I’ve been thinking about how I think. Socrates lamented that the unexamined life was not worth living. I think he wanted to get at the heart of being. He wanted to know why things were and how they got to be that way. He asked questions and questioned the questions. I’m not sure he ever found what he was looking for, but he enjoyed the journey of inquiry.
My thinking has changed drastically in recent years. I pretty much thought one way all the way through high-school. In college, my thinking sharpened, but was not really altered. I was more aware of the world around me and how other people thought. I was more aware of how I thought and why I believe what I believe.
I think what changed wasn’t really what I believe, but how I live out what I believe. How I relate to others concerning my beliefs and as an expression of my beliefs. Although, I made the transition of believing in Jesus because my mom taught me to and believing Him for myself at the age of 14 or 15, I had still didn’t see things as clearly and as lovingly as I ought.
I could be pretty legalistic and dogmatic at times. I would argue for my worldview without giving thought to how I was perceived by others. I knew I was right in what I believed, but I didn’t realize that my audience was just as committed to their beliefs that I was carelessly trampling. I put truth first and the person second. It wasn’t as bad as it may sound; I didn’t hit anyone over the head with the Bible literally or figuratively. I consistently took a stand for truth in the college classroom. It bothered me deeply to hear the distorted history, philosophy, and faulty logic being promulgated in every subject on a daily basis. The audacity of professors to make such errors in thinking irked me to the core. I was not afraid to correct professors or fellow students. I hit hard in all of my essay and research paper assignments dismantling any arguments against the Christian worldview. I buried myself in apologetics reading material, constantly seeking to learn how to communicate what I believe more effectively to combat the secularism pervading the university.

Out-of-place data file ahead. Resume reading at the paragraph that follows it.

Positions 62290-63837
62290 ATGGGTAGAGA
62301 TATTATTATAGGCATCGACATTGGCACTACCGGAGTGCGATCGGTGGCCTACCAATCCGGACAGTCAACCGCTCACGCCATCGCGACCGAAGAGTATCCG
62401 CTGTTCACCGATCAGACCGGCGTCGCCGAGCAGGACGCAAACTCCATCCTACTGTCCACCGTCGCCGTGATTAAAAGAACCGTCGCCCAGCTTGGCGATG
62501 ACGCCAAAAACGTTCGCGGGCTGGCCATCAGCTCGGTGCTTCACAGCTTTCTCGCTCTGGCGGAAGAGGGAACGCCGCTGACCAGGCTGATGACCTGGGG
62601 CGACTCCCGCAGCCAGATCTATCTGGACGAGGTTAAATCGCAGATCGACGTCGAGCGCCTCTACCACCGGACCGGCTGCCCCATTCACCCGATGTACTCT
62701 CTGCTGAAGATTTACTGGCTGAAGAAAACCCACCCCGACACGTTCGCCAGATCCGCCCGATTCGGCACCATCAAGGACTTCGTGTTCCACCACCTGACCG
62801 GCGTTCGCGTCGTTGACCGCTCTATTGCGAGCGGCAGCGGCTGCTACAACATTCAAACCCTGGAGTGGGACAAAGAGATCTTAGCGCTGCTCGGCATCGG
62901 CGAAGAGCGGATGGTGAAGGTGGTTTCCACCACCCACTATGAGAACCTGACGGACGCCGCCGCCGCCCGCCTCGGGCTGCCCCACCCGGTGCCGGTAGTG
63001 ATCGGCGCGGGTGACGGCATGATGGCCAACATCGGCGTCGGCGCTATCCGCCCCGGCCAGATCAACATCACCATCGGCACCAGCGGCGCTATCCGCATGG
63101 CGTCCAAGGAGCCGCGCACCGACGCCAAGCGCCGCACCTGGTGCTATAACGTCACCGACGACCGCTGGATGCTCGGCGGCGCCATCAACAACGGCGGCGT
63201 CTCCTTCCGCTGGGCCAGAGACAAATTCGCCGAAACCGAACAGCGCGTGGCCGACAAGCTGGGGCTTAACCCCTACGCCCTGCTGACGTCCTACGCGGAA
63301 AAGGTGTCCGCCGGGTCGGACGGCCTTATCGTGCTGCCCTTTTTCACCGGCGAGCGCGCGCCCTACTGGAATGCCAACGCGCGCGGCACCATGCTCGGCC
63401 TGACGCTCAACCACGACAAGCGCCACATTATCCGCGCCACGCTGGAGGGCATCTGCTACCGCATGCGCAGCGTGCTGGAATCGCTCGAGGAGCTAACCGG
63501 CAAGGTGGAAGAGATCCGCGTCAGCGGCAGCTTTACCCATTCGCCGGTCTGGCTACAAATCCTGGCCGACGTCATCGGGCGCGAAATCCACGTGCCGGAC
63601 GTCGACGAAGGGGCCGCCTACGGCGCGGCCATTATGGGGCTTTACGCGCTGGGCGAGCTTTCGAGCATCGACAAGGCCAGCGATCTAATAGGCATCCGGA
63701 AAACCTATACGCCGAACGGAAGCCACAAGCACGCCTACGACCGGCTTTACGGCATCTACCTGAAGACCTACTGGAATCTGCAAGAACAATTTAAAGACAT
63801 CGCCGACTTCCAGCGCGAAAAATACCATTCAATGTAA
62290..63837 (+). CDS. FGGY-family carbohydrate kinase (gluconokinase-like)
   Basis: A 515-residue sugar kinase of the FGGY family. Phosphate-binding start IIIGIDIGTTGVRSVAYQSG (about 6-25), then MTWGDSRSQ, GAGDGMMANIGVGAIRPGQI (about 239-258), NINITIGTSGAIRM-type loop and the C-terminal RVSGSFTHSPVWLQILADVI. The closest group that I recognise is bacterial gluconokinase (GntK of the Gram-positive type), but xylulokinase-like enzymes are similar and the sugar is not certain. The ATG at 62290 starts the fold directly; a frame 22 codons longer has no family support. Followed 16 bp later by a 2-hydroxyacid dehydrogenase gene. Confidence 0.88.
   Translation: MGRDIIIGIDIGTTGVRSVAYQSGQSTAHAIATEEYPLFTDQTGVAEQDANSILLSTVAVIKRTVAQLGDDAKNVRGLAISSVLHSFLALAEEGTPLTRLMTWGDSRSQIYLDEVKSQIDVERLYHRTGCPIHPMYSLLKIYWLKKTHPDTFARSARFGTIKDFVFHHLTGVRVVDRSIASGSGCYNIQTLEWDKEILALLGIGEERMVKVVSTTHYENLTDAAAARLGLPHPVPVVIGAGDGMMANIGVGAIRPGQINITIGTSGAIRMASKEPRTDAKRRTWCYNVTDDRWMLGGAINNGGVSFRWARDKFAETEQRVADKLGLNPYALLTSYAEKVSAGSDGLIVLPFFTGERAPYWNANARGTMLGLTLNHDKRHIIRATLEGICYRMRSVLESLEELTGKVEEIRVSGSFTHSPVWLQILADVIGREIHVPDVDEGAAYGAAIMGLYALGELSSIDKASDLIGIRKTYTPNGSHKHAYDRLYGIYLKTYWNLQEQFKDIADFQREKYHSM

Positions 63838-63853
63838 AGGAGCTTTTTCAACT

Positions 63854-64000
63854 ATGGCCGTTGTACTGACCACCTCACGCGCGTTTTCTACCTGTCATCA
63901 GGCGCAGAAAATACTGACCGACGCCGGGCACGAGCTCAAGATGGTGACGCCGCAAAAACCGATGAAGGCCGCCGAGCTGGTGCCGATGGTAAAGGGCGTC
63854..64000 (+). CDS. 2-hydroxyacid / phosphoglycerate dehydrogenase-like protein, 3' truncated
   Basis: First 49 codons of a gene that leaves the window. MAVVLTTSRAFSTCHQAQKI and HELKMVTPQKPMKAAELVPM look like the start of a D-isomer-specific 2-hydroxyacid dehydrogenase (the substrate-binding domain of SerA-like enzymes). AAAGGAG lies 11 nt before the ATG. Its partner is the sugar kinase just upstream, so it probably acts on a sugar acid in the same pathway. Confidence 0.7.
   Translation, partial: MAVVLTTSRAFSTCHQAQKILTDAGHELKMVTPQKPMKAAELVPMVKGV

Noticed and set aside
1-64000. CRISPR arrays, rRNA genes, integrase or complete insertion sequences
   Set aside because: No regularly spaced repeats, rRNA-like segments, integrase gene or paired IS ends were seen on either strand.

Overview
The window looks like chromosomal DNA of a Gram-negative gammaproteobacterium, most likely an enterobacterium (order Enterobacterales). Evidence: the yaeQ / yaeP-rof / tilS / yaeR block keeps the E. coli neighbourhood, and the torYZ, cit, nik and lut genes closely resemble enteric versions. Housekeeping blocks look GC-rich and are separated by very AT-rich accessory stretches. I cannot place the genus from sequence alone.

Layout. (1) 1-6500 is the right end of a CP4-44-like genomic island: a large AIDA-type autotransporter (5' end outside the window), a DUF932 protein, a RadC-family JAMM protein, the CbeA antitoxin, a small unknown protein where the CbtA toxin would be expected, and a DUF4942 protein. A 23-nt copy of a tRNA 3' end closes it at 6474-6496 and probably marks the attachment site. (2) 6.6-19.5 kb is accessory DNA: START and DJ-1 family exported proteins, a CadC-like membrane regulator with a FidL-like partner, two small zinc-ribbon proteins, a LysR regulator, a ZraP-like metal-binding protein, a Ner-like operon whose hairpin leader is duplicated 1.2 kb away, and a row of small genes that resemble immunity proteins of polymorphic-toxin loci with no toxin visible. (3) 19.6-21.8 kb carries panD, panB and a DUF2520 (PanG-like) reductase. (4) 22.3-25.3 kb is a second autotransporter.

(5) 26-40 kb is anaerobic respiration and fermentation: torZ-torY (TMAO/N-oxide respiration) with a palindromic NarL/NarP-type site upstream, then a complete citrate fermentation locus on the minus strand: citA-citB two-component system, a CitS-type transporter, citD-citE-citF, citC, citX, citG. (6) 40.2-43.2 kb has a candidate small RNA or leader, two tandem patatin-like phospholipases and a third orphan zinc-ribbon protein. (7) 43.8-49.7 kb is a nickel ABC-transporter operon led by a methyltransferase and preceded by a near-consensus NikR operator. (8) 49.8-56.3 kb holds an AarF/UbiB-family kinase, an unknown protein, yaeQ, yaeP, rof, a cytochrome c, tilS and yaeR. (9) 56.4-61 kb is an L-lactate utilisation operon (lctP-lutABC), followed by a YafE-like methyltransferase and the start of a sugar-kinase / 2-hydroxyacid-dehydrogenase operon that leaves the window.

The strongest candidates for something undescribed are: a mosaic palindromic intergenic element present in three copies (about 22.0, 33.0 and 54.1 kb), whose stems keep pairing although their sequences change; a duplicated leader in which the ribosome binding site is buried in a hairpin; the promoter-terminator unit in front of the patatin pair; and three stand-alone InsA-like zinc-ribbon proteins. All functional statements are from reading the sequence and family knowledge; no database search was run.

I am still just as committed to truth and to effectively communicating the Christian worldview. However, I am more committed to experientially knowing Jesus who is the Truth thereby communicating Christ his way and not mine. The worldview change that came about and is coming about still was a matter of the heart and not really of the mind. What I believe did not change, but how I believe it and how I express it changed with a heart change. God broke my heart for people. He gave me compassion. He has transformed my thinking about people so much so that I desire to be ever so kind in communicating Christ that He would be evident in me. Paul said he did not speak with wise and persuasive word, but with the power of God. I think in part, he was saying that he spoke out of his relationship with God and not by his own words.
I have felt called to use my passion for writing in the discipline of apologetics for about ten years. In the last few years I have learned the difference between being one who argues for Christ and being one who is an answer bearer for Christ. Meaning I carry Him who is the Answer within me and it is out of that place that I can bring answers to those questioning the hope that I have in Christ Jesus. I thank the ministry of Ravi Zacharias for my mental understanding of my heart change for it is through his books he has given words to what it means to be an answer bearer. It is not by my might, nor my by strength, but by the power of Christ that I can claim to have any answers at all. Knowledge comes from God and no one can lay claims to what He reveals. I can only point to Him through my answers for if my answers point to myself I have done you a disservice and I don’t have the truth. I hope that all that I write and all that I say points to Him who is the Truth.